Bad Moms; Worse Men.

My wife and I were craving a stupid movie to unleash some pent up tension after a demanding couple of months. Enter a movie called “Bad Moms.” The trailer relates the story of a single mom stressed to the edge. She decides to embrace being a “bad” mom instead of a hyperactive one.

I wasn’t terribly interested other than my wife and I needed a laugh.  The movie, however, was quite different than the trailer.

There were a few good things. The comedy is based on ridiculing illogical truths of our world instead of trying to impress a ideal world onto the characters. One of the best jokes in the movie is when the main protagonists lure other local mothers away from the antagonists by throwing a party offering appetizers and “shitty wine.” Women flocked to the cheap wine, mirroring reality. Other jokes made fun of the hyperactive, mostly white, middle-class moms forbidding every possible contagion: BPA, wheat, sugar, soy, butter, probably vaccines, and not participating in PTA bake sales (horrors).

However, the remainder was just an hour and a half of lambasting men for being selfish babies. There is not a single positive portrayal of a man in the whole movie. The protagonist’s husband is a slob whose idea of a busy day is “I had two conference calls and took a nap; it was exhausting.” He is later caught in an unconsummated, online, adulterous relationship. Mila Kunis’s character, Amy, proceeds to fulfill her desire to live hedonistically for a while, free of the burdens she was unwilling to say “no” to. No to her spoiled, stupid son’s homework; yes to brunch and a spa-day with her unbelievably mature prepubescent daughter; no to cooking; no to her infantile, millennial (male) boss for whom she works five days while only being paid for three; no to the burdensome PTA bake sales.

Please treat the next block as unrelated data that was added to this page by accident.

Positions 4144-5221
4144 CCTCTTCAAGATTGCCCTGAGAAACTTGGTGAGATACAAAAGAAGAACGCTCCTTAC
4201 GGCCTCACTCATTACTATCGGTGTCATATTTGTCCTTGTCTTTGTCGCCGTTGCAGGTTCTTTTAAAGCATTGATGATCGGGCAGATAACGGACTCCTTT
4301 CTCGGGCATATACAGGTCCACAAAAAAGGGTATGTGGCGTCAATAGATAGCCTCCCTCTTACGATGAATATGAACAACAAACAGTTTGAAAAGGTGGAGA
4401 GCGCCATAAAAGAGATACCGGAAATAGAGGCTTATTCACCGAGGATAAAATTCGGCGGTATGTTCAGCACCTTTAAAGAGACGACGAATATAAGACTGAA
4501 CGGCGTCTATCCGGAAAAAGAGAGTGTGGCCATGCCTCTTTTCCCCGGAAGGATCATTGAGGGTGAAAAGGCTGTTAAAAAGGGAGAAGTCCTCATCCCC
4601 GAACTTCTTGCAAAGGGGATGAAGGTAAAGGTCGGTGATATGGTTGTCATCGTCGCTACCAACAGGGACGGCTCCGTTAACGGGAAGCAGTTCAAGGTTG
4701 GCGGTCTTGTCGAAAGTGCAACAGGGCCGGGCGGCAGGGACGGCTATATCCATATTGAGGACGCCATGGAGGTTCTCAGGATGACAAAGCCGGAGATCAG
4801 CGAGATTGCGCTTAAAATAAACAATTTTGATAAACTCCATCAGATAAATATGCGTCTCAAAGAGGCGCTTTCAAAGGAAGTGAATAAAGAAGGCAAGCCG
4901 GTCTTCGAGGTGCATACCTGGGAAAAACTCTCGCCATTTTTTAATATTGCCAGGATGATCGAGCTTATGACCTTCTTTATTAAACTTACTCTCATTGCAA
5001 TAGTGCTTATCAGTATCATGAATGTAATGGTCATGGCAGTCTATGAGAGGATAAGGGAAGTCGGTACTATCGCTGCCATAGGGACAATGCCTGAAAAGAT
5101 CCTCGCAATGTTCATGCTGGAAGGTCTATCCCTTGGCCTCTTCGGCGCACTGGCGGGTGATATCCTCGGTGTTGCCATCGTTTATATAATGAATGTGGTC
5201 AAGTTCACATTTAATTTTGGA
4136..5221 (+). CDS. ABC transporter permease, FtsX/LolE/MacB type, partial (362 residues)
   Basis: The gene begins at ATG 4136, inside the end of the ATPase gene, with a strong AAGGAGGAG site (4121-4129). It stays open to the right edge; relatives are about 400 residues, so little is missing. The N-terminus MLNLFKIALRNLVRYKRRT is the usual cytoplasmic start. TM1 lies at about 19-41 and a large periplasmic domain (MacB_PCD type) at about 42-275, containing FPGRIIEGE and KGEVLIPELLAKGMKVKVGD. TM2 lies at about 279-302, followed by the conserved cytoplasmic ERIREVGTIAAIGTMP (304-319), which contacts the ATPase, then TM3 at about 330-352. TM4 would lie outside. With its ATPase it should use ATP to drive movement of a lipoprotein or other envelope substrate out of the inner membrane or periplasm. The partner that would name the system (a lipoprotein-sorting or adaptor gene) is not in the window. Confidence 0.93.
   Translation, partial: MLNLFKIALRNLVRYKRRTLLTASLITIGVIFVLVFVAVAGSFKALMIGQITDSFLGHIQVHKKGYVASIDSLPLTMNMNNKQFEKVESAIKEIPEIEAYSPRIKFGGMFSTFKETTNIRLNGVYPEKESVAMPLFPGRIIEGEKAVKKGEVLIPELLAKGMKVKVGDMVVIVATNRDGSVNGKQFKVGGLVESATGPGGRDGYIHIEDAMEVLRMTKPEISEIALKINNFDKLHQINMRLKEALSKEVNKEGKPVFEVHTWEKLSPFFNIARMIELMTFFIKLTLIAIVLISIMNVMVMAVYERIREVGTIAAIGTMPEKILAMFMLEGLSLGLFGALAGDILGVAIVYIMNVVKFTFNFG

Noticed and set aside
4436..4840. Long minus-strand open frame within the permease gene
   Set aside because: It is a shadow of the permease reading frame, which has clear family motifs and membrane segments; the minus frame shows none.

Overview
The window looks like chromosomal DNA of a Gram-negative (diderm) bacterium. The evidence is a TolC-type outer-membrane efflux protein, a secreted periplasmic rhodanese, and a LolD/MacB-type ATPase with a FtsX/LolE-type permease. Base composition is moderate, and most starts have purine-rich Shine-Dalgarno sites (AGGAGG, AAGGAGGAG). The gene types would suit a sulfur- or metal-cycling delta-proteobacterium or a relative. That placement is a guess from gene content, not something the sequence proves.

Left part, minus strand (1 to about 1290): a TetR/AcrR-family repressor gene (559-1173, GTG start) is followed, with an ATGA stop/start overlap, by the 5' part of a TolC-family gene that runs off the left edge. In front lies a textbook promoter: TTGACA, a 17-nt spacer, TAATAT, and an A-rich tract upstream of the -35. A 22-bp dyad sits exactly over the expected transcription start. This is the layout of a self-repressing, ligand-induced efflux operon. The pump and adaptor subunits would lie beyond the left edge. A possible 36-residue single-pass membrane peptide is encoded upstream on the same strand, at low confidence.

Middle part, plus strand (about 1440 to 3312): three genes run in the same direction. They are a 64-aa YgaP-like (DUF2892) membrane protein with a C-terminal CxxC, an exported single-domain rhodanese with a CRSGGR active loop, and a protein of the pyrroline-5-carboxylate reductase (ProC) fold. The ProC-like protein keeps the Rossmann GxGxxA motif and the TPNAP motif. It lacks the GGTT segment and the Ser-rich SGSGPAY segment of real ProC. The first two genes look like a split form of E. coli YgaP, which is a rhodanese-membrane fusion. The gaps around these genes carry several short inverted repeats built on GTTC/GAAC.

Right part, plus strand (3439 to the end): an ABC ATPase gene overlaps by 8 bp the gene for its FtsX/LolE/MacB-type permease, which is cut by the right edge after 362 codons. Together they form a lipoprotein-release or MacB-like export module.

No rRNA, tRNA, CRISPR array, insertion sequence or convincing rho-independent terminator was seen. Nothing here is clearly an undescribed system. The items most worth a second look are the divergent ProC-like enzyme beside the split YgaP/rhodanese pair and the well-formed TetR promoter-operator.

She immediately finds a new man, who is little more than a walking dildo. He is not developed as a character, and is only an object for Amy to use. She sleeps with dildo the night before—the scene before—a marriage counseling scene led by Wanda Sykes where her husband immediately breaks down into a narcissistic rage about how Amy doesn’t do enough for him, despite doing everything. Within thirty seconds the marriage counselor says “y’all are better off divorced.”

The other protagonist, Kiki (??) played by Kristen Bell, is a stay at home mom with no friends, and a husband referred to as “Ike Turner” and portrayed as abusive for “keeping” her at home. Kiki frequently has Freudian slips where she states she allows her stay-at-home mom status because she has “low self-esteem” and “moms don’t quit; that’s for dads.” The antagonists ridicule her for being a stay-at-home mom; they also ridicule Amy for being a working mom too, though. Can’t win with feminists.

Kiki eventually stands up to her husband who, at the movie’s climax, is at home dealing with four children under eight, solo, at bedtime while Kiki overthrows the antagonist. She indignantly tells him to “deal with it, bitch” and hangs up while he tends to the children that normally exacerbate her due to lack of discipline.

At the finale, Kiki is shown to have appropriately cowed her husband who meekly ferries the children and their bags to school. Kiki sips a Starbucks while strolling leisurely, asking in a most demeaning manner, “did you bring so-and-sos backpack?” When he mewls “no,” Kiki orders him back to the car to grab the bag. He is on the verge of tears as he looks longingly at her for approval which she sternly denies until proper, obsequious obedience occurs.

The movie is clearly unrealistic. As an example, men work an average of five more hours, and are six times as likely to work more than forty hours compared to women. Most unrealistic though is that men are portrayed as incapable of maturity. Women watching should consider this—if you despise your husbands so, how will you think of your sons? This logic is not lost on the filmmakers, who portray the moms berating their own sons as imbeciles. They are. Why shouldn’t they be? Their fathers are.

I was disappointed in the movie, but I take it as a conquest. The reason upper-middle class wives can bitch about their circumstances is because they have the most purchasing power and freedom ever afforded to women, ever. All thanks to middle-class husbands that are the object of this movie’s hatred.

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